I'm not claiming I'm perfect - I'm definitely not - but I try to eat both nutritiously and sustainably as best I can, laid out in books like "Animal, Vegetable, Miracle" and "Radical Homemakers", among others. Nutrition is possible at Aldi, though I found it difficult even with several months to adapt to their selection. Sustainability? Forget it.

I don't idly say Aldi is gross. I gave it a really good shot before I realized how critical sustainability is.

justajane

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Re: Tiny victory: I finally tamed my grocery budget!
« Reply #14 on: February 19, 2015, 06:06:03 PM »
Here's my meal tonight, 85% Aldi ingredients. Greek green beans, black eyed peas with bacon and spinach, and ciabatta on the side. 

Gross, isn't it?

Hey, feed the troll, he'll bite ;) If you really want me to critique your dinner, I can....

On nutrition, ciabatta is a white flour bred and thus mostly devoid of nutritional value outside of basic protein and (high-glycemic) carbs. Whole-grain breads are much more nutritious, and can be made quite easily. It costs me ~$0.70 of ingredients and less than 10 minutes hands-on time to make each loaf of delicious, crusty whole wheat bread we eat, and unlike "whole wheat" boughten breads, the recipe works with 100% whole wheat, instead of the more typical 51/49 mixtures required to brand it as whole grain.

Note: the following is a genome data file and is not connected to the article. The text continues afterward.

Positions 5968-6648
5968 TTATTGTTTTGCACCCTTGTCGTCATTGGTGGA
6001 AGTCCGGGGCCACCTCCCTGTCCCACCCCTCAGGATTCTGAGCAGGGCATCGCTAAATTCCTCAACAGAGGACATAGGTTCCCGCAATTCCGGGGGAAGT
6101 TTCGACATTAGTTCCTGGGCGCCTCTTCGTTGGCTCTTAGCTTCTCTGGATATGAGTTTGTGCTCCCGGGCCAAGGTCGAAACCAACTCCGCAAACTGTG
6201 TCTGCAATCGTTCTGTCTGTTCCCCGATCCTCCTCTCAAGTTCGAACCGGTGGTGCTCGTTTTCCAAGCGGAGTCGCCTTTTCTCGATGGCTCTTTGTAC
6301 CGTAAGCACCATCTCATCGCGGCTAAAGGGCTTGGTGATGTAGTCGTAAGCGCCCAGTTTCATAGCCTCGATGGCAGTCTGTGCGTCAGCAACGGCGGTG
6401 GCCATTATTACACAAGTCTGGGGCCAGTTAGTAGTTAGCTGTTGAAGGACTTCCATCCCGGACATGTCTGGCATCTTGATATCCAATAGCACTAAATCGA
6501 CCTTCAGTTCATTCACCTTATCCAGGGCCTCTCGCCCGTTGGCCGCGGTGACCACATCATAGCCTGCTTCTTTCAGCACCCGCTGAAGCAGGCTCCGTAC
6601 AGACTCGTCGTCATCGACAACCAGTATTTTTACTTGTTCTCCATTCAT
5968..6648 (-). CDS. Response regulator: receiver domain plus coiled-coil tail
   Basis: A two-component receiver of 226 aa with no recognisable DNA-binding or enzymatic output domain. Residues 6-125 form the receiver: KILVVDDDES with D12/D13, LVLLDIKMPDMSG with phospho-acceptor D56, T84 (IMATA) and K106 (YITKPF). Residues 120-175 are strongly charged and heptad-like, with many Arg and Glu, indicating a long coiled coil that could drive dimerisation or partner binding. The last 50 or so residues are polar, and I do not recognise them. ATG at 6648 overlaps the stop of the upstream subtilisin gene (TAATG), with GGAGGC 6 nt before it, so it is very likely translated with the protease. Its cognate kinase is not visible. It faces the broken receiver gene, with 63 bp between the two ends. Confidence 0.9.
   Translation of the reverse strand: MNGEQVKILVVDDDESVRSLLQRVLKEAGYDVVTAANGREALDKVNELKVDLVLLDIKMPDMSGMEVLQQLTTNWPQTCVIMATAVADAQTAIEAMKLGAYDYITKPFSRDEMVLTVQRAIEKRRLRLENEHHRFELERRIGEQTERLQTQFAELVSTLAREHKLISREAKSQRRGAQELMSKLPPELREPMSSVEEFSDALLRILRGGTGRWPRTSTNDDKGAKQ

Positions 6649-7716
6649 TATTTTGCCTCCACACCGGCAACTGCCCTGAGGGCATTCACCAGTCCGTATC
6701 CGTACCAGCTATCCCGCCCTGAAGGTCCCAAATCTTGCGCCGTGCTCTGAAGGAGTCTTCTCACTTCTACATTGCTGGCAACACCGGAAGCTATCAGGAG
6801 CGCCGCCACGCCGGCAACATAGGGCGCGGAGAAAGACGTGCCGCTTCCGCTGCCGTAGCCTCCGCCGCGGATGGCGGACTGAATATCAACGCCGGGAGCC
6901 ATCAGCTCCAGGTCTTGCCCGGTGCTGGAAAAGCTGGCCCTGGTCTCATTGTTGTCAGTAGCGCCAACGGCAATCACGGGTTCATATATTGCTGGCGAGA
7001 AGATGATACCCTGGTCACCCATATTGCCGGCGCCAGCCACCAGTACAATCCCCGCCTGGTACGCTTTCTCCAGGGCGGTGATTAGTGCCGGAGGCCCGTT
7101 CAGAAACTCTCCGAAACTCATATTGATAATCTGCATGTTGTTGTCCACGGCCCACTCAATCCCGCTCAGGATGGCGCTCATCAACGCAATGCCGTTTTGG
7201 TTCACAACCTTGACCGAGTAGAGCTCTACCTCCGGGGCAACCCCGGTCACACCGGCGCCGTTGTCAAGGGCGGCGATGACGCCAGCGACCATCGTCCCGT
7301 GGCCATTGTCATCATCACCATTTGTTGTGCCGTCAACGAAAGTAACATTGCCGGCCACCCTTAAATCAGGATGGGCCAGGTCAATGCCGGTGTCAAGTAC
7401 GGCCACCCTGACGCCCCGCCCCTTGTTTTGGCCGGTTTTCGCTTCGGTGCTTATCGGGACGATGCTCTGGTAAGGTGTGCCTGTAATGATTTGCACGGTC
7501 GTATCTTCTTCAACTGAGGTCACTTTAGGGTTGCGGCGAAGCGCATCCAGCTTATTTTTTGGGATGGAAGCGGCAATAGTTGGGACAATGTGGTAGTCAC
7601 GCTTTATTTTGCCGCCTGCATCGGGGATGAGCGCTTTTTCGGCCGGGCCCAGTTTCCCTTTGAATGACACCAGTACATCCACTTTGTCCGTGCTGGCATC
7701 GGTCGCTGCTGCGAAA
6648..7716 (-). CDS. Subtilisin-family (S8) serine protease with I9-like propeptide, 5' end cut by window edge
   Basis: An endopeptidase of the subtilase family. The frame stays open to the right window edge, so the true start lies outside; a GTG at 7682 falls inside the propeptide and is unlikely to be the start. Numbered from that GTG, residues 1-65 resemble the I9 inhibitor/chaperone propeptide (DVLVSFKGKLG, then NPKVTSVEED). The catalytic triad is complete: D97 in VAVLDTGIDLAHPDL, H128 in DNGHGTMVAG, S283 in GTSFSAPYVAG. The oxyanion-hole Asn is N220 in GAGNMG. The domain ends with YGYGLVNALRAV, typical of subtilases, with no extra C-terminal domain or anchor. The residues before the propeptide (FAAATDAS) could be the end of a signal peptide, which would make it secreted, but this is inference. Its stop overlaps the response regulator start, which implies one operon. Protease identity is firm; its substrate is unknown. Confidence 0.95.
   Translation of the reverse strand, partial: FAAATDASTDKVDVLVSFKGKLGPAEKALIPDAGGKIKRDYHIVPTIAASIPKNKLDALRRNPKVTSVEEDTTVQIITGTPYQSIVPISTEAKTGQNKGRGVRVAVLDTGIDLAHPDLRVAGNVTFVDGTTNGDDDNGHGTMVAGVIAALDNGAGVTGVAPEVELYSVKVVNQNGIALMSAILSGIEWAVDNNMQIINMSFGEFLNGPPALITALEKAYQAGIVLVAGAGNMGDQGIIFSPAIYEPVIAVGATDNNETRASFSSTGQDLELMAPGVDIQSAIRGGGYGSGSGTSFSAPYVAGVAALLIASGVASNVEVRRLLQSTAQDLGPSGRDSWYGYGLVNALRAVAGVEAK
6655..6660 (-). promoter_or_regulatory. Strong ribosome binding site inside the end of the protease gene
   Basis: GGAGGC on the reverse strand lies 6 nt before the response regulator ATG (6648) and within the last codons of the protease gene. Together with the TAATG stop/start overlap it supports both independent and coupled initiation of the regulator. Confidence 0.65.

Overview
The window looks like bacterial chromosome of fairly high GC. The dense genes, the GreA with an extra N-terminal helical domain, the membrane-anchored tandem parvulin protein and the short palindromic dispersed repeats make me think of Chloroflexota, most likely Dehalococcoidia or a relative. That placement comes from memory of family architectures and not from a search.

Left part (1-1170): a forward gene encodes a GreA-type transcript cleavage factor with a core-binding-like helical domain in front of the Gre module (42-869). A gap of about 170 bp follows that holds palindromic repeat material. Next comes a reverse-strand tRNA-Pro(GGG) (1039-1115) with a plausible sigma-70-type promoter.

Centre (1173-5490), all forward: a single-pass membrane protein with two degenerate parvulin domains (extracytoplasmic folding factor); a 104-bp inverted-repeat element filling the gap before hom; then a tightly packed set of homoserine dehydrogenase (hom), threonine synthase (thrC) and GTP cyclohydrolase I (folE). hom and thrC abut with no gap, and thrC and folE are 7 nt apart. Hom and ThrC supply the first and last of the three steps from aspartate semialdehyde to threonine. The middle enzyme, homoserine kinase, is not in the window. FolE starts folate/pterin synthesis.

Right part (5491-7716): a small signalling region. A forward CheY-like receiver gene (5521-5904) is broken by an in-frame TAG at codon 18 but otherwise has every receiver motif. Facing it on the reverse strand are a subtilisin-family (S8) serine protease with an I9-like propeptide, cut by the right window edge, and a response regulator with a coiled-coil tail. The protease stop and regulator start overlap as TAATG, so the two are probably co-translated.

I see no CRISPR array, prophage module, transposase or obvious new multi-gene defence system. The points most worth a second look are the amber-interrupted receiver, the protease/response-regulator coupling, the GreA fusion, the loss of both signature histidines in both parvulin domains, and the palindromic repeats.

Green beans - never heard of a greek green bean variety, so I'll assume that means they come from Greece. Insanity! Why the eff would you ship green beans halfway across the world? They're one of the easiest things to grow pretty much anywhere with adequate water. Ideally, yourself. Second-best, buy them by the overflowing bag from a local farmer, trim, blanch, freeze in desired portions. Wash/reuse the freezer bags. Not sure if they still do this, but when I used to shop at Aldi, the beans were shrink-wrapped (non-recyclable) around a styrofoam base (barely recyclable, and only in certain places).

Spinach - out of season, very energy intensive to ship because of the cold-chain necessary. You can freeze it when in season. You can also dry greens and powder them into smoothies and soups to get the complete nutritional value minus the visual appeal and texture.

Black eyed peas - likely from a can, as Aldi by me never carried dry. Yes, steel cans are recyclable, but the lining materials still have to be smelted out. Better to buy dry. Also, the weight of canned goods is almost all metal and water, which means you're paying to ship weight that's not caloric.